He was added to the list of 180 people waiting for treatment and told he would probably get help faster in Edmonton. The list in Edmonton turned out to be just as long, but Lance heard about a Dr. Mat Rose working with addicts at the inner-city Boyle McCauley Health Centre.

The problem with prescription drug use starts with the physician who doesn’t do a thorough substance use and abuse assessment with a patient prior to prescribing opiads, mostly, because the system isn’t set up for that, says Rose.

Yet, a predisposition to addiction or substance abuse because of other problems in a person’s past, problems with alcohol, or because of genetics, is one of the strongest predictors of people developing addictions to prescription drugs.

Melinda Hollis with the Loussa Counselling Centre, thinks many people are unnecessarily medicated.

“I honestly think drugs are given out too easily when it comes to dealing with anxiety and depression. We’re told that feeling bad is not acceptable, so we’re the society that’s into feeling good and instant gratification, but feeling bad is a natural part of who we are, as natural as feeling good, and we need to learn to embrace that,” Hollis says.

She blames pharmaceutical companies, which do a$330-billion business in the United States annually.

“Drug companies are very big business and doctors are trained to deal with people with pharmaceuticals, that’s what they know,” Hollis says.

Physicians like to blame the pharmaceutical industry too, Rose says, but that’s like running over a bunch of people with a fast car and then blaming the car manufacturer.

“Physicians are both, and often within the same person, too paranoid and too open-handed with how they prescribe,” Rose says. They won’t prescribe morphine because it’s morphine, but will prescribe Percocet, a painkiller stronger than morphine. Or they’ll prescribe morphine and give the patient a three-month supply, because it’s easier than having to see them every week or two, he explains.

People with conditions requiring painkillers who are carefully screened and monitored, basically never develop an addiction, even those who are at higher risk, Rose says.

‘Lucky to be alive’

“One of the things I drive home to medical students is you’re probably doing the best job for your patient when they leave without a prescription or when their prescription hasn’t been increased, because it means you spent time telling them that the benefits of a prescribed medication are outweighed by the risks at this point in time, and you’ve probably given them some advice about lifestyle changes to improve their health,” Rose says.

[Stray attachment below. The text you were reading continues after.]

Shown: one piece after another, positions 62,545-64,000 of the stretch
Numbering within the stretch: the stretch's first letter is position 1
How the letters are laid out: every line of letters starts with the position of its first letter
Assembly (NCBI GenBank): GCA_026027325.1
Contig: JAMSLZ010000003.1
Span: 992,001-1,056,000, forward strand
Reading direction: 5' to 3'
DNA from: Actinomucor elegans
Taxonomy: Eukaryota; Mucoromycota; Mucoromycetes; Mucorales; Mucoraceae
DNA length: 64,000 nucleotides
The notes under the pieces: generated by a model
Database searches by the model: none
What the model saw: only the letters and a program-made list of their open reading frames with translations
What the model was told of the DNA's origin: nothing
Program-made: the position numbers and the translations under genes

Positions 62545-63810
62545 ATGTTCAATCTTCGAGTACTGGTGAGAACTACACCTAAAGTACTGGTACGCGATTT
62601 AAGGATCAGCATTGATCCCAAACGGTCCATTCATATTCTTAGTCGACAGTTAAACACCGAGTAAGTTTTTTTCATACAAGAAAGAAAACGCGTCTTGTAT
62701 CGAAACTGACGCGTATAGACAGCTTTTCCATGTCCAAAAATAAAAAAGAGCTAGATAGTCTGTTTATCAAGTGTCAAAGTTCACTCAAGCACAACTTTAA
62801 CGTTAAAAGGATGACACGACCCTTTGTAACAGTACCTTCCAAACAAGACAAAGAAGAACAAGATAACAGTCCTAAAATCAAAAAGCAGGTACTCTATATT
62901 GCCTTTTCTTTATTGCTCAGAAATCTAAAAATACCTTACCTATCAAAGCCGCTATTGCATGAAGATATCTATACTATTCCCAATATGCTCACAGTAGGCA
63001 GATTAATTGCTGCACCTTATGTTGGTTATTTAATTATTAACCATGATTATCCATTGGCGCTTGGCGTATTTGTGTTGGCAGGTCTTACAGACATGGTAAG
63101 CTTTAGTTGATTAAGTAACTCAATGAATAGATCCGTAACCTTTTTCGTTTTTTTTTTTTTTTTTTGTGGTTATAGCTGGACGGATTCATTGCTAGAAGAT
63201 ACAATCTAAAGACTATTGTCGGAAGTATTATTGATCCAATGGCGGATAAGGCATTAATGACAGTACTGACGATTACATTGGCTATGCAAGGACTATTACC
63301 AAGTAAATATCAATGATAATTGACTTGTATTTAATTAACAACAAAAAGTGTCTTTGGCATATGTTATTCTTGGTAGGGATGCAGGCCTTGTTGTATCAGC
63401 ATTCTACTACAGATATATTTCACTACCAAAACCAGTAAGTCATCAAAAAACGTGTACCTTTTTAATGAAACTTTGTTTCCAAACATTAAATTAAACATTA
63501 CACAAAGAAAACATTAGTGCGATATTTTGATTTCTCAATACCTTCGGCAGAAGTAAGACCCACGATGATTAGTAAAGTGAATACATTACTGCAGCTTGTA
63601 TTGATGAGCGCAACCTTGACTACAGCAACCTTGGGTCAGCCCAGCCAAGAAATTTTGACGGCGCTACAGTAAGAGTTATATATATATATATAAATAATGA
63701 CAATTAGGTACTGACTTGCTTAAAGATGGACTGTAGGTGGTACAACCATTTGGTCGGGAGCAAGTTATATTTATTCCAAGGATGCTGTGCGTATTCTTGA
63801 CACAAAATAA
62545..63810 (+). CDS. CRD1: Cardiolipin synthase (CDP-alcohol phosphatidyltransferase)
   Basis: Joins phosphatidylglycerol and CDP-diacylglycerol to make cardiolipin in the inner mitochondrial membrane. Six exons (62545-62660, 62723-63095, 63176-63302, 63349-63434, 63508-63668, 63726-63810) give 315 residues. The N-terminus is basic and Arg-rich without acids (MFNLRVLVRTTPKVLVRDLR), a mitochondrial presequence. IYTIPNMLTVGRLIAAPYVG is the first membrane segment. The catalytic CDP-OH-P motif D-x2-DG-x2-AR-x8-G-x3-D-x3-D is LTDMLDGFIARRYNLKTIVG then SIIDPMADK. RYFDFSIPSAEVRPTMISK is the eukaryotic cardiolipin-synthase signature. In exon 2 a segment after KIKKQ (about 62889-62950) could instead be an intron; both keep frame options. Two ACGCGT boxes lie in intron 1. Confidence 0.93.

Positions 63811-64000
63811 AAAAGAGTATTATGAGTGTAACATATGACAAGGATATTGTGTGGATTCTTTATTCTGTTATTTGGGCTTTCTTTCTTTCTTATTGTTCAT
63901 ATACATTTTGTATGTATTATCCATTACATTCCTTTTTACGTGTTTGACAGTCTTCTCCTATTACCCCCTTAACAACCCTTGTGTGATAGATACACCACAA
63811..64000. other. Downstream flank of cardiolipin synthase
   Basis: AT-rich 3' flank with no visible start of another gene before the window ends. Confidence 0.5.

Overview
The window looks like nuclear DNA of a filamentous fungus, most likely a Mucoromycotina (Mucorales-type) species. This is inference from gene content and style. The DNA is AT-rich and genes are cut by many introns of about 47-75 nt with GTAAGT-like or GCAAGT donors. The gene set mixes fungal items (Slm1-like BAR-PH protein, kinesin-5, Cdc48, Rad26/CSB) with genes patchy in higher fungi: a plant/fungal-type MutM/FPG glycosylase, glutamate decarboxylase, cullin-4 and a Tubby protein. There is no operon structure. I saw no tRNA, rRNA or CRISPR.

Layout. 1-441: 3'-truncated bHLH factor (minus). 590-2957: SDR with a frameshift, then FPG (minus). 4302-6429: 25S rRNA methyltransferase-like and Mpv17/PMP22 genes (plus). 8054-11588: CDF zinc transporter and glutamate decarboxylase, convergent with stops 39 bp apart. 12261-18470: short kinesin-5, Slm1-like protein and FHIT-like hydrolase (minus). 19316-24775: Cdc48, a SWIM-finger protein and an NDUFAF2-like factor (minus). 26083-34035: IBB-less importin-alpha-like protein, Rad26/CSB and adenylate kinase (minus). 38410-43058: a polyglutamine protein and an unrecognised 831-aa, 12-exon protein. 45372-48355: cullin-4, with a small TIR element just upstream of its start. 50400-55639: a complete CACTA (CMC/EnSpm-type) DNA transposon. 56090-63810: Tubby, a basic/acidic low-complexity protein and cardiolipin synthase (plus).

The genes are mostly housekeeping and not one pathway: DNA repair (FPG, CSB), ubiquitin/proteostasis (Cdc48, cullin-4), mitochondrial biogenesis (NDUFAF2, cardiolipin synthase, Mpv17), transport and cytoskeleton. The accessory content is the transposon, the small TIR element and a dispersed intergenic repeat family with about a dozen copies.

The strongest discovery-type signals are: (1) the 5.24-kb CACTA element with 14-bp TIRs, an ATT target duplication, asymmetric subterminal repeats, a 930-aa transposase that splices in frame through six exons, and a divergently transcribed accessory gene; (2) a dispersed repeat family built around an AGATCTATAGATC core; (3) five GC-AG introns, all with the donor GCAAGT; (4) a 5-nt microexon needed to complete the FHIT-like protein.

Opiate dependency expert Dr. Ronald Lim says both patients and doctors have to move away from thinking that every pain needs a painkiller. “They should think of other ways of managing the symptoms first,” he says. It’s one part of a multi-pronged war on prescription drug abuse.

The first time he saw Rose, Lance told him the truth about things such as double-doctoring (visiting multiple doctors to get prescriptions) to feed his addiction, and was immediately put on methadone, a synthetic narcotic drug similar to morphine, but less habit-forming, used in narcotic detoxification.

Seven years later, Lance is a recovering addict, living on disability assistance, in an inner-city group home. He’s estranged from his kids, but hopes that changes once they’re 18, if he can get an opportunity to explain what happened to him.

For now, “I’m trying hard to keep my head above water. I’m lucky to be alive.”


– Be a proactive patient

– Ask if there is an alternative to drug therapy for your medical problem

– Tell the doctor about your use of alcohol or illicit drugs and any family history of substance abuse or addiction

– Ask the doctor for a rundown of the pros and cons of a drug being prescribed and how addictive it is

– Tell the doctor about other medications or natural therapies you’re taking that could negatively interact with a new prescription

– Strictly follow the doctor and pharmacist’s instructions for taking the drug

– Educate yourself about the drugs you’re prescribed. Ten to 15 per cent of the population is at risk of developing an addiction, but 100 per cent of people who take a painkiller like morphine, for at least four months, will develop a physical dependency and will go through withdrawal if they suddenly stop the medication.

Sources: Dr. Mat Rose, Boyle McCauley Health Centre and Dr. Ronald Lim, Alberta Health Services

© Copyright (c) Canwest News Service